How to Quickly Recover from Water Polo

The faster, more efficiently you can recover — whether from a hard practice or from a long tournament — the stronger your body will be. This is because during recovery, your body repairs the damage you’ve done with those grueling swim workouts. Recovery is when you finally reap the benefits of all your training. This guide is full of ways to speed your recovery after playing hard so you can get the most out of every workout.

Rest vs. Active Recovery

Simply resting, or not working out, is a very good way to give your body a chance to recover. Rest days are crucial not only for physical health, but also for mental health! Your body and mind need you to take days off if you are going to train to your highest potential. But, while sitting around may seem like it’s helping, it’s not always the best or fastest way to recover.

Active recovery — such as easy swimming or lightly tossing the ball around — is a way to help your body heal and rebuild itself. This isn’t the only form of active recovery, though. Gentle stretching, low-intensity cross-training, and low-intensity weight training are all examples of active recovery.

Always Warm Down

Take the time to swim some easy, quality laps at the end of every single workout. The relaxed, gentle movements will give your body a chance to process and break down the stress chemicals it produced during the harder parts of your workout. This will help your arms relax after shooting, as well as get the lactic acid out of your overused legs. To understand why this is important, let’s look at what happens if you skip your warm-down (not that you would ever do that, of course).

As soon as you stop working out, your muscles’ demand for oxygen is reduced and your heart rate slows because your heart does not need to circulate your blood as quickly. However, circulation serves more than one purpose. Your blood doesn’t just bring oxygen and nutrients to your muscles. It also transports the waste products leftover from the metabolic (energy conversion) process to your body’s organs, where they can be broken down and purged from your system.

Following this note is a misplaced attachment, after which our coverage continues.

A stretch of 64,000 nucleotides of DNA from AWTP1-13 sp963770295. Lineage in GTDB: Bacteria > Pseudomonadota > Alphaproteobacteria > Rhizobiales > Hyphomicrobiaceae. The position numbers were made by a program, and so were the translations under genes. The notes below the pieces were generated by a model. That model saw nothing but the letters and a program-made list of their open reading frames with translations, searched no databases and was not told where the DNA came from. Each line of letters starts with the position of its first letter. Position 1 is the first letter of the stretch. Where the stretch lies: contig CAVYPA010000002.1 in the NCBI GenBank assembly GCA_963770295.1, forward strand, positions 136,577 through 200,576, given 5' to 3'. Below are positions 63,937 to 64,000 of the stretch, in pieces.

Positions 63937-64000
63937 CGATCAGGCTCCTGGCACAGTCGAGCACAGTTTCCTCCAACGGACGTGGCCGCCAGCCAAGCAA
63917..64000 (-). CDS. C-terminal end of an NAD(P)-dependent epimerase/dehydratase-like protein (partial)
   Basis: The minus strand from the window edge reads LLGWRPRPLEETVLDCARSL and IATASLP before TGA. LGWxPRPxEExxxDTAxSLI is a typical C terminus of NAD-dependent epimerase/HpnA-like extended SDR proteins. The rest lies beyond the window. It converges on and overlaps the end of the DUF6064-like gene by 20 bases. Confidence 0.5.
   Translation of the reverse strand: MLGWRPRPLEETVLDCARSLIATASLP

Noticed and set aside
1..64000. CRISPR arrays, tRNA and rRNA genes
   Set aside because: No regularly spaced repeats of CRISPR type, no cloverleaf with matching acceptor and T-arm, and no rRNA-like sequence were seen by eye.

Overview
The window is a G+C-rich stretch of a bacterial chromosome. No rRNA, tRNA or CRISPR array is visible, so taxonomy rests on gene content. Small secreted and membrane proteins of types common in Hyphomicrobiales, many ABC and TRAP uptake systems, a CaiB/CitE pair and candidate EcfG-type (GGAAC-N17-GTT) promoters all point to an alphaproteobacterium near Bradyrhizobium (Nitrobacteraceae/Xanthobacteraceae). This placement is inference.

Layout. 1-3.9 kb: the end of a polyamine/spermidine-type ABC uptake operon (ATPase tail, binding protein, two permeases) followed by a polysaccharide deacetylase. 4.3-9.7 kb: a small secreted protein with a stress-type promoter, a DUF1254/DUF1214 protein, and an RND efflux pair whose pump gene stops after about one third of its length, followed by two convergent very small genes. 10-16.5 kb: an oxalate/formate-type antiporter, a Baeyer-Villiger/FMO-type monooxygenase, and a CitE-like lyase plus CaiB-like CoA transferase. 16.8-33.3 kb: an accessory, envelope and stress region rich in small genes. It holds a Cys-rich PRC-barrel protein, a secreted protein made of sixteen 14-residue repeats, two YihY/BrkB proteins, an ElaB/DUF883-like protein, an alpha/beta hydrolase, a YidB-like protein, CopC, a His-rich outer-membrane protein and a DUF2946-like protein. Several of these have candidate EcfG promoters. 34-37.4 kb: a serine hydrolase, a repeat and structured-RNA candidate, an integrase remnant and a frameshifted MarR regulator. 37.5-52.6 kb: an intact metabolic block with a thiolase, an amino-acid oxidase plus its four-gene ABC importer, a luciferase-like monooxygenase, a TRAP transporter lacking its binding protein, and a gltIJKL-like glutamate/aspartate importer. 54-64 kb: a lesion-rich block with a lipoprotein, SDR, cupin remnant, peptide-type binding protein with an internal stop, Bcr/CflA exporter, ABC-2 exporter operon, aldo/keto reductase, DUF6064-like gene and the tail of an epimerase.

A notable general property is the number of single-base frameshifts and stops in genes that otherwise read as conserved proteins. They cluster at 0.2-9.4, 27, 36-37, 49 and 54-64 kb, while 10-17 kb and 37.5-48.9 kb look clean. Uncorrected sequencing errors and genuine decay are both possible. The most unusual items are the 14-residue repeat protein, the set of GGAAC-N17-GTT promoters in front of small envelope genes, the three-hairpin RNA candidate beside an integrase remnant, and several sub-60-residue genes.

If you skip your chance to get some active recovery at the end of your workout, it can take your body much longer to filter out the waste products and to replenish its energy stores.

Active recovery keeps your blood moving — and transporting nutrients and waste products. The key is to keep your heart rate up, but not work so hard that your body creates more waste products than it can purge. Always swim at least a few warm-down laps.

 
Eat and Drink After Practice

As soon as possible after your practice, eat a snack. During your workout, your body burns through a lot of fuel, which it stores in a variety of forms. After your workout, there is a small window of time — as few as 15 minutes or up to an hour — during which your body will efficiently replenish your carbohydrate stores. Once that window closes, your body suddenly becomes inefficient at replenishing them.

If you only practice two or three times a week, your body probably has enough time to re-fill its gas tank completely before the next practice without the need to eat immediately after workouts. However, if you practice every day (or twice a day), eating an appropriate post-workout snack is essential to making sure that your energy stores are replenished.